Monday, August 14, 2017

Being an Ally: My Week With Colage

I got the opportunity this week to photograph a camp run by an organization called Colage. The camp is for children ages 7-18 who have LGBTQ parents. They help to give the kids a safe space, a place to make new friends, and the tools to go out into the world and deal with bullying. Within just a few hours I could see how much this organization and all of the wonderful people who work for it do for these kids.

I first arrived in Provincetown, MA on August 1st. My first assignment was to go to Bas Relief Park to photograph the kids having fun and playing games. I was greeted with smiling faces and counselors that genuinely looked like they were having fun with the kids. There were water games, relay races, and arts & crafts activities. The first thing that I noticed was the diversity among the campers. There were children of many different races. There was a good even mix between boys and girls as well. All of the kids were running and laughing, playing together as they should, and not caring what their friends looked like on the outside. There was no teasing, no bullying, no insults. Just pure fun and joy. The counselors worked hard to include everyone that wanted to be a part of the games that they were playing and making sure all of the kids got a fair turn. If there was a child who seemed to be having a rough time they made sure to talk with them to see what was wrong and offer up some ways of how they could feel better.

When the parents came to pick the kids up I saw a great mix of families. There were families with two mothers, some with two fathers, some with transgender parents. Some of the children had parents of different races or nationalities. One thing that was similar with all of these families was that it was clear that these children were loved and respected by their parents, whether they were related by blood or adoption. If only all of those who are opposed to LGBTQ couples getting married and adopting children could see how much love there is in these families...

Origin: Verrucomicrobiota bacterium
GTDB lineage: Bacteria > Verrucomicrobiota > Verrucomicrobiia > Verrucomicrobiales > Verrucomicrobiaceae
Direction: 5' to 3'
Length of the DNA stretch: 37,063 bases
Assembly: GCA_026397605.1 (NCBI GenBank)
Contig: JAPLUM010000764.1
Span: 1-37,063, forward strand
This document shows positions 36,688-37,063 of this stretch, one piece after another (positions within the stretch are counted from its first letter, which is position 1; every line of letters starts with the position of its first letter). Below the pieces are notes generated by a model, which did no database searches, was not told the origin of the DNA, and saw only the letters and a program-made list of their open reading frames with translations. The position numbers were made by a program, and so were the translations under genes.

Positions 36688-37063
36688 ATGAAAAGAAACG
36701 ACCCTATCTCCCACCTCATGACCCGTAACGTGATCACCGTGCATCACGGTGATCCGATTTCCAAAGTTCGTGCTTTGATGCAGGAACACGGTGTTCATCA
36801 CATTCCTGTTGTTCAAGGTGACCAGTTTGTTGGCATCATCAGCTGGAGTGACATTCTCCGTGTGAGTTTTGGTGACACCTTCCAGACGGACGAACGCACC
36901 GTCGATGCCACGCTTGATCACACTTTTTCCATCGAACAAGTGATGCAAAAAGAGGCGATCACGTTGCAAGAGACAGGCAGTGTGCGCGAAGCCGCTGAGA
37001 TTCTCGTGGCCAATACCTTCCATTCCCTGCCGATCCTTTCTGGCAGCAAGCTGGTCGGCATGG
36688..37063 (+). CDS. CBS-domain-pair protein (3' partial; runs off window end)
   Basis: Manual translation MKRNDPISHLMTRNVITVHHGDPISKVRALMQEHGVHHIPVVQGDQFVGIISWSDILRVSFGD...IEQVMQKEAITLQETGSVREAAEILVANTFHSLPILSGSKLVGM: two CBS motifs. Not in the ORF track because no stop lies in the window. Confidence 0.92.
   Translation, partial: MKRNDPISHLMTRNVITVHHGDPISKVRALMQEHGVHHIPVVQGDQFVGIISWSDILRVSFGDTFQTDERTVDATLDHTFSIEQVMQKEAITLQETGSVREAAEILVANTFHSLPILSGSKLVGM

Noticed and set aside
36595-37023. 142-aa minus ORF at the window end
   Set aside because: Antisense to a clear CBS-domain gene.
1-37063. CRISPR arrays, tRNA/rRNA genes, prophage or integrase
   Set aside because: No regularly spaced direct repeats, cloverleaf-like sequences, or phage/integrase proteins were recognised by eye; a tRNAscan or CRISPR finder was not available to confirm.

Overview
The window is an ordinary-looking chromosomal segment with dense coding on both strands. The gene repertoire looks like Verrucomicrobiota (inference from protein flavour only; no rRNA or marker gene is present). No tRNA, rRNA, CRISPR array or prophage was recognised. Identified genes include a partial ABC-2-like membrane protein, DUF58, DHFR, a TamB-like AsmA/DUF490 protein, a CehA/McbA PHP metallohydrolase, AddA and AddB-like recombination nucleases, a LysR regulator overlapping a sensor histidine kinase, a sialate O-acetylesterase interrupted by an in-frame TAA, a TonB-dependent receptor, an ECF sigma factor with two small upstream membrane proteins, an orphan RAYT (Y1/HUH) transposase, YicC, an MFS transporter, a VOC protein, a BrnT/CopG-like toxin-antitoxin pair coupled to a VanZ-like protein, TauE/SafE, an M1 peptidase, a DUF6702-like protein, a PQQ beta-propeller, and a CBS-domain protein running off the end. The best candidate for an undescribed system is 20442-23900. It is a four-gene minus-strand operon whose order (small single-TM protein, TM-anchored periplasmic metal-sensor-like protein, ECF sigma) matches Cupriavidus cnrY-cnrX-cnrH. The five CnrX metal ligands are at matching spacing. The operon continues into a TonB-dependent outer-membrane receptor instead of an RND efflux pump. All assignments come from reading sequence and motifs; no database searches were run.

Later that evening I attended a beach party for the families. They got to run around and play on the beach, hang out with the campers, have dinner, and make s'mores in the fire pits that were built. Kids were splashing about in the water, hanging out with their friends. Some parents joined them and played games with them in the water. Some parents stayed on the beach and watched their kids play while they spoke with other parents. It was a great event and everyone left smiling.

Wednesday morning was what really opened my eyes to just how much this organization does for the campers. I photographed a workshop that was for the younger children who were all the age of 7. They played some games together until everyone got into the room. Some played off to the side with each other as they drew pictures or had conversations. After that everyone got into a circle and they played a game called "Love my Colager" where one person got to be in the center and said, "I love my Colager who..." and then followed it with a trait or activity that they liked. It became very clear to me just how in touch with our changing political climate these kids were. There was a little boy who I swear is going to make a great politician some day. His favorite thing to do was attend rallies and protests. He would chant, "Show me what democracy looks like! This is what democracy looks like!" and "Dump Trump!" He would get right into the center of the room and was very animated.

Now...I am sure that some of you are thinking that he is too young to really know what is going on and that this is just him copying his parents. But I could hear the conversations that some of these kids were having and you could tell that they are following what is going on. At the age of 7 they are watching the news and taking in everything that is happening in the world. They spoke about Russia, the election, North was crazy to me that they were so invested in this at such a young age, but that is kind of what we need right now isn't it? I don't like the term "woke" because I think it sounds strange, but these kids were just that. They were well aware of what was going on and how the current administration could possibly be threatening their families. Being in an LGTBQ family has introduced these kids to politics, the news, and human rights. Amazing, no?

The truly heartbreaking part of the day was hearing the stories from these kids about what people say to them about their family dynamic. Children would say that it was "weird" that they had two moms or two dads. They would ask the kids why they didn't have "normal" families. They would use derogatory terms to describe the Colagers' families which you could tell hurt the campers immensely. They love their families and wouldn't want them any other way but they still had to fight for what they felt is right. One thing that I did notice is that they were resilient as hell. The counselors taught them about ways to deal with bullying without being a bully themselves. They were taught to use positive words even in the face of negativity. Some of the lessons that they were taught are things that I took back with me and am trying to use myself to be a more positive influence.